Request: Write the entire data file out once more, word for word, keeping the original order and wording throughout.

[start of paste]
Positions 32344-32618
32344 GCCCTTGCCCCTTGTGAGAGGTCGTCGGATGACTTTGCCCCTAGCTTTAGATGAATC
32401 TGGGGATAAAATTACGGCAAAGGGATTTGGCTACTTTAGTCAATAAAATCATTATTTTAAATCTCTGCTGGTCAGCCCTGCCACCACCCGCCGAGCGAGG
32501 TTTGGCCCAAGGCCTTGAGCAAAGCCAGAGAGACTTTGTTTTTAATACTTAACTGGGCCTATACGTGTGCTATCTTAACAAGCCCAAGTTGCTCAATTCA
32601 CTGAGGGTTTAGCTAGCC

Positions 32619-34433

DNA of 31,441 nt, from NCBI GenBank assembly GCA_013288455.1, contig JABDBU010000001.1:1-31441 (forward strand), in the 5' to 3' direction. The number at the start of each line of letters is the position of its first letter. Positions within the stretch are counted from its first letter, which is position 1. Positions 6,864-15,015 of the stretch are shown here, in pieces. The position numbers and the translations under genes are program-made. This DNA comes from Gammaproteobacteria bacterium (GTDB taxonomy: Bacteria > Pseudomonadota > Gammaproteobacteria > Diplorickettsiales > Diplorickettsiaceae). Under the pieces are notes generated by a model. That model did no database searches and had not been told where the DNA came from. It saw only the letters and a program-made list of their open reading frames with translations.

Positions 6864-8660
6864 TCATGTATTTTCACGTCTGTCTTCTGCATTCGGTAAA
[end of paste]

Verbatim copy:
Positions 32344-32618
32344 GCCCTTGCCCCTTGTGAGAGGTCGTCGGATGACTTTGCCCCTAGCTTTAGATGAATC
32401 TGGGGATAAAATTACGGCAAAGGGATTTGGCTACTTTAGTCAATAAAATCATTATTTTAAATCTCTGCTGGTCAGCCCTGCCACCACCCGCCGAGCGAGG
32501 TTTGGCCCAAGGCCTTGAGCAAAGCCAGAGAGACTTTGTTTTTAATACTTAACTGGGCCTATACGTGTGCTATCTTAACAAGCCCAAGTTGCTCAATTCA
32601 CTGAGGGTTTAGCTAGCC

Positions 32619-34433

DNA of 31,441 nt, from NCBI GenBank assembly GCA_013288455.1, contig JABDBU010000001.1:1-31441 (forward strand), in the 5' to 3' direction. The number at the start of each line of letters is the position of its first letter. Positions within the stretch are counted from its first letter, which is position 1. Positions 6,864-15,015 of the stretch are shown here, in pieces. The position numbers and the translations under genes are program-made. This DNA comes from Gammaproteobacteria bacterium (GTDB taxonomy: Bacteria > Pseudomonadota > Gammaproteobacteria > Diplorickettsiales > Diplorickettsiaceae). Under the pieces are notes generated by a model. That model did no database searches and had not been told where the DNA came from. It saw only the letters and a program-made list of their open reading frames with translations.

Positions 6864-8660
6864 TCATGTATTTTCACGTCTGTCTTCTGCATTCGGTAAA